Thanks Ian, I forgot about that thalamus reference you raised. This is
interesting because raphe nuclei cells project to the pvn and have
significant effects of GC receptor numbers in the hippocampus. (all very
confusing, I have no hope at present of delineating all this) I'm very
cynical re current paradigm for understanding depression, the whole thing is
skewed towards serotonin but in the picture I'm trying to create there is
strong HPA and immunological component to depression. It is a failure of
systemic homeostasis. Often find increased cortisol, increased il12 and\or
il6, altered cognitive functions.
Ken has a point regarding this "short circuiting" strategy because serotonin
depletion is the end result of a series of processes. It is, at this point,
v. difficult to determine how serotonin depletion can arise but the best
bets are via immune mediated IDO tryptophan depletion, brain il 1 being
chronically present under stress, and increased NO leading to oxidative
pressures and depleting tyrosine and\or tryptophan hydrox activity.
Sadly, I noted last night that in the past tryptophan supplementation had
proved effective, perhaps as much as SSRI's, in treating depression. In the
80's there was a number of poisonings from taking the t supps and it was
removed from the shelves. It was later found that this occurred because of a
bad batch being made by a Japanese manufacturer. In spite of this, the ban
remains, leaving the pharmaceuticals to peddle their expensive wares ... .
Given the poor response rates to ssri's and the abundant research indicating
different approaches to treating depression, we still seem stuck on the
serotonin thing. We've got the wrong end of the stick.
"Ian Goddard" <igoddard at erols.mom> wrote in message
news:rnth7vgmgb765p4ievc6k1r57rnn1a1m08 at 4ax.com...
> On Wed, 19 Mar 2003, "John H." <johnh at faraway.xxx> wrote:
>> >New one on me, comments anyone?
> >Can Long-term Treatment With Antidepressant Drugs Worsen The Course Of
> >Depression? For further information, please contact:
>>> IAN: Interesting. A few possibly relevant comments: in raising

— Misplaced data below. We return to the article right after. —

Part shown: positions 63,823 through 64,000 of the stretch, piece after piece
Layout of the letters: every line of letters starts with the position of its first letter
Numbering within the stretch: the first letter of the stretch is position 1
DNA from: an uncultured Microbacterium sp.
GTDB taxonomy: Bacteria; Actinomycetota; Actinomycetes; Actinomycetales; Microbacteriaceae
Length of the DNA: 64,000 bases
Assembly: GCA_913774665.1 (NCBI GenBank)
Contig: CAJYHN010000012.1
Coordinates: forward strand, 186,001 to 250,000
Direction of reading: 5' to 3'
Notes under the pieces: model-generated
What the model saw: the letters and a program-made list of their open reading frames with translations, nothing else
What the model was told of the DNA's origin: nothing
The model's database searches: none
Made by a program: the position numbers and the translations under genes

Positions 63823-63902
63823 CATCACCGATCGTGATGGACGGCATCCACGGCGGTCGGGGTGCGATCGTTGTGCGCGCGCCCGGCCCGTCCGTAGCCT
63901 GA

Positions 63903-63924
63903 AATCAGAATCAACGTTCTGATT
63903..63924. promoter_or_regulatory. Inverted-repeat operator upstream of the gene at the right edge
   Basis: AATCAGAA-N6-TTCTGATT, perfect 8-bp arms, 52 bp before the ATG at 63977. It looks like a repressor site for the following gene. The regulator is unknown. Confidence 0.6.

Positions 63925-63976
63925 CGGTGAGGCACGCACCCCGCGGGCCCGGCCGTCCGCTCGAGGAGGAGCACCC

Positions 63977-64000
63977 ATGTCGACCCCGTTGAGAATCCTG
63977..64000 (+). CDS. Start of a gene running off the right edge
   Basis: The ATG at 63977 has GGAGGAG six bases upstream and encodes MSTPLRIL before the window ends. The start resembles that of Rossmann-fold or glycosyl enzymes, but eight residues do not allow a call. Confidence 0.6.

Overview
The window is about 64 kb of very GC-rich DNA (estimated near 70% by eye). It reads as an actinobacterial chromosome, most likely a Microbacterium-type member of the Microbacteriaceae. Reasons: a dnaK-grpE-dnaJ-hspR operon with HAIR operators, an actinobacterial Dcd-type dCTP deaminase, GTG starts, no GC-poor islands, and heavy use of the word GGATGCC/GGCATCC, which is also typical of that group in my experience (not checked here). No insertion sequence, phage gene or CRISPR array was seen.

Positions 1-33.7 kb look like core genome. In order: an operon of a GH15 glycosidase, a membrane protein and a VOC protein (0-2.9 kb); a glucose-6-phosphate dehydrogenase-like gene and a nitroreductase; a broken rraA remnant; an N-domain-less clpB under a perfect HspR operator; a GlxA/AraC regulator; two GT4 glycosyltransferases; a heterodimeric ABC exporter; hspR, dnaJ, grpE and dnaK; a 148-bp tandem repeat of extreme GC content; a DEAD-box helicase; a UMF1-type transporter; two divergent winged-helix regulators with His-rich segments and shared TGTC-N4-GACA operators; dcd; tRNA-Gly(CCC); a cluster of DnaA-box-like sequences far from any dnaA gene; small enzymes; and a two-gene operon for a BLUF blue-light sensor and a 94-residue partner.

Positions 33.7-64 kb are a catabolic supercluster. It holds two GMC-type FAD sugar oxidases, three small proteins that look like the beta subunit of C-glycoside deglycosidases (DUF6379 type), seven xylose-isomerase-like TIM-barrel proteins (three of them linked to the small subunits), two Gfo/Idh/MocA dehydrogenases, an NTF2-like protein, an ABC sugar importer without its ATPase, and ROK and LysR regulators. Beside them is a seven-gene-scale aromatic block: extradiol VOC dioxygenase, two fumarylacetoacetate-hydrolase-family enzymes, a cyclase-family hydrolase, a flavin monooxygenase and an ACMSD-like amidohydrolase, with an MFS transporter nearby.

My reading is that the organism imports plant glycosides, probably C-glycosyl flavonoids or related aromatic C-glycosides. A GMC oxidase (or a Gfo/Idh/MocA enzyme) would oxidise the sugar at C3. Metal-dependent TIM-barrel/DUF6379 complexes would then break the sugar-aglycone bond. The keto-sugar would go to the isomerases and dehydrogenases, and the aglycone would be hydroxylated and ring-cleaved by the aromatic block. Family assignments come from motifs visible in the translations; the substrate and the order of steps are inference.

> serotonin (5HT) levels, antidepressants cause a downregulation
> (ie, a reduction) of 5HT receptors. A plausible hypothesis might
> be that over time, downregulation might counteract any uplifting
> effect of an antidepressant-induced 5HT increase. The brain tries
> to maintain its natural state, and downregulation should tend to
> diminish the artificially increased 5HT signal. Consider that
> FDA approval is usually based on human studies that examine use
> over only a few months. Cocaine could likely pass FDA approval
> as an antidepressant based on such short-term efficacy standards.
> However, as Freud found out, short- and long-term effects differ!
>> Consider also the post I made a few months ago citing studies that
> found the SSRI Paxil (paroxetine) causes atrophy of the thalamus,
> which is in a region (HPA axis) where a lot of the downregulation
> occurs. I might be wrong, but it seems to me that common sense
> would tend to suggest that long-term exposure to any substance
> that causes atrophy of a brain region might have negative results.
>>http://groups.google.com/groups?selm=3d64dfd6.218276288%40news.erols.com>> OBE Explanation? See: http://iangoddard.net/paranorm.htm>>>> >Giovanni Andrea Fava
> >Editor Psychotherapy and Psychosomatics
> >fava at psibo.unibo.it> >390512091339
> > 17 March 2003
> >Medical, Health, Psychology
> > The Journal of Clinical Psychiatry releases a review by Giovanni A.
> >(University of Bologna) which is likely to stir a lot controversy and be
> >disliked by the Big Pharma.
> >The possibility that antidepressant drugs, while effectively treating
> >depression, may worsen its course has received inadequate attention.
> >A review of the literature, suggesting potential depressogenic effects of
> >long-term treatment with antidepressant drugs was performed. A Medline
> >search was conducted using the key-words tolerance, sensitization,
> >antidepressive agents, and switching. This was supplemented by a manual
> >search of Index Medicus under the heading "antidepressant agents" and a
> >manual search of the literature for articles pointing to paradoxical
> >of antidepressants.
> >A number of reported clinical findings point to the following
> >very unfavorable long-term outcome of major depression treated by
> >pharmacological means; paradoxical (depression-inducing) effects of
> >antidepressant drugs in some patients with mood and anxiety disturbances;
> >antidepressant-induced switching and cycle acceleration in bipolar
> >occurrence of tolerance to the effects of antidepressants during
> >treatment; onset of resistance upon re-challenge with the same
> >antidepressant drug in a few patients; and withdrawal syndromes following
> >discontinuation of mood-elevating drugs. These phenomena in susceptible
> >individuals may be explained on the basis of the oppositional model of
> >tolerance. Continued drug treatment may recruit processes that oppose the
> >initial acute effects of a drug and may result in loss of clinical
> >When drug treatment ends, these processes may operate unopposed, at least
> >for some time, and increase vulnerability to relapse. This hypothesis
> >to be tested, even though its scientific exploration is likely to
> >considerable methodological and ideological difficulties. The clinical
> >implications of this hypothesis in depression are considerable.
> >Antidepressant drugs are crucial in the treatment of major depressive
> >episodes. However, appraisal of paradoxical effects that may occur in
> >susceptible patients during long-term treatment may lead to a more
> >use of the drugs.